The belly in the thirteenth week

in first three months weight gain and therefore the increase in the belly is minimal, on average the belly begins to show in the fourth month. However, the usual pants at the waist may start to bother you or a hint of a belly may already be visible. It depends from woman to woman and from the build.

What to do in the thirteenth week of pregnancy

Screening test

If you are interested in the path to prenatal diagnosis, you have to hurry to participate in screening tests. The guidelines for physiological pregnancy of the Ministry of Health say in fact that this path must be offered to all women within the thirteenth week + 6 days (13 + 6).

Read also: Ultrasound of the 12th week

Fetal DNA test

From the end of the tenth week you can also submit to non-invasive screening test: the Fetal DNA test. This examination is carried out with a simplification blood collection and serves to identify early the risk that the fetus is affected by chromosomal abnormalities such as trisomy 21 (down syndrome) 13 e 18.

Down syndrome screening and prenatal diagnosis

Until a few years ago, the only possibility to obtain information on the possible presence of Down syndrome in the fetus was to perform the karyotype examination, through villocentesis or amniocentesis. It is an examination that allows the actual diagnosis (that is, it tells with certainty whether the fetus is healthy or sick), but it can only be performed through a invasive procedure, which carries a risk, albeit minimal, of abortion.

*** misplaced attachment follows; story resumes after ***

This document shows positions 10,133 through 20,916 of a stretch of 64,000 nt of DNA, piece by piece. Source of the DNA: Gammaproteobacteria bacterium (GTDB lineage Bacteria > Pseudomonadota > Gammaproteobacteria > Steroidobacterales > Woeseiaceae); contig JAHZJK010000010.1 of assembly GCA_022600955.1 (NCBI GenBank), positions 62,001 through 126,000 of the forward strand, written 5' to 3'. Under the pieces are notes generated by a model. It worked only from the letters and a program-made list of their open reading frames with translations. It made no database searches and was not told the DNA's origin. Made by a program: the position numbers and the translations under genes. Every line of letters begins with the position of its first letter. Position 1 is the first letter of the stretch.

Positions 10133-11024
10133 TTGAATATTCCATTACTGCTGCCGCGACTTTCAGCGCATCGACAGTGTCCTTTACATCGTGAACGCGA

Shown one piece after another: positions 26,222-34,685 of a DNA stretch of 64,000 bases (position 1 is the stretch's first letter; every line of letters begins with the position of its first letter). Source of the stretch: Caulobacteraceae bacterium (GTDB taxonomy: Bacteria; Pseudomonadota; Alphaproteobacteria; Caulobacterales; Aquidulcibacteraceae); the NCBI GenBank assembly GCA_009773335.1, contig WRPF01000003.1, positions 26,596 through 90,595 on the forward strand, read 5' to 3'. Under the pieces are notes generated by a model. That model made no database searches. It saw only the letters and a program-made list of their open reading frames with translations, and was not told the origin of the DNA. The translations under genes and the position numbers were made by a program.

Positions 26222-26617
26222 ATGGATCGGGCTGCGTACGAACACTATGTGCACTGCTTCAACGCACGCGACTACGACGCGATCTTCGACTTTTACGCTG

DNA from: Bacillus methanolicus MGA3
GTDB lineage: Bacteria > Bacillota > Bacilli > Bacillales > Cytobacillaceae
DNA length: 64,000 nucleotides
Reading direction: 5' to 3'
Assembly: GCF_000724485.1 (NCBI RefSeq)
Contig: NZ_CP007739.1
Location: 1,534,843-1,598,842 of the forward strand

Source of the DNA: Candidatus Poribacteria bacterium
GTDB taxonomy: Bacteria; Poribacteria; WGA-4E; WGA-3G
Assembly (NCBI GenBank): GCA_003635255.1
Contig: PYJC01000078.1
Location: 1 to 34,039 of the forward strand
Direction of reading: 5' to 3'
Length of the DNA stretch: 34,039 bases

The villocentesis consists in the collection of wild corial, from which the placenta will then develop. Like amniocentesis, it is done by inserting a thin needle into the abdomen, under the guidance of an ultrasound machine. After the exam, the rest for two days, with suspension of work and sexual relations. In some cases, a antibiotic or a medicine to prevent uterus contractions, but this is not a practice applied to all women, as it has not shown that it is really effective in reducing the risk of abortion.

Any symptoms, from pain to bleeding, should be promptly submitted to the attention of the structure in which the investigation was carried out. The advantage over amniocentesis is that it can be performed starting from the 15th week of pregnancy, while for amniocentesis it is necessary to wait XNUMX weeks.

Villocentesis and amniocentesis are exams offered by the National Health Service to patients for whom there is a high risk of fetal chromosomal abnormalities, for example for:

  • advanced maternal age;
  • increased risk of chromosomal disease based on screening tests (or the outcome of ultrasound scans);
  • previous child with chromosomal abnormality;
  • parents with chromosomal alterations.

Non-invasive tests

In addition to invasive prenatal diagnosis, however, other options are available today, which allow one to be made Down syndrome risk screening. It means that in this case a certain result is not obtained, but an estimate (actually more and more accurate and precise) of the risk that the fetus is affected. Possible options include:

  • Translucenza nucale Ultrasound measurement of the thickness of the nape of the fetus;
  • Bit test o duo test. Maternal blood analysis to measure the level of two substances, Beta HCG and PAPP-A, altered in babies affected by Down syndrome;
  • Combined test It consists of a combination of bitest and nuchal translucency;
  • Fetal DNA test on maternal blood.
Read also: Villocentesis and amniocentesis: which to perform?

The first ultrasound

Performing the first ultrasound is recommended by the thirteenth week of pregnancy. The purpose of this exam is: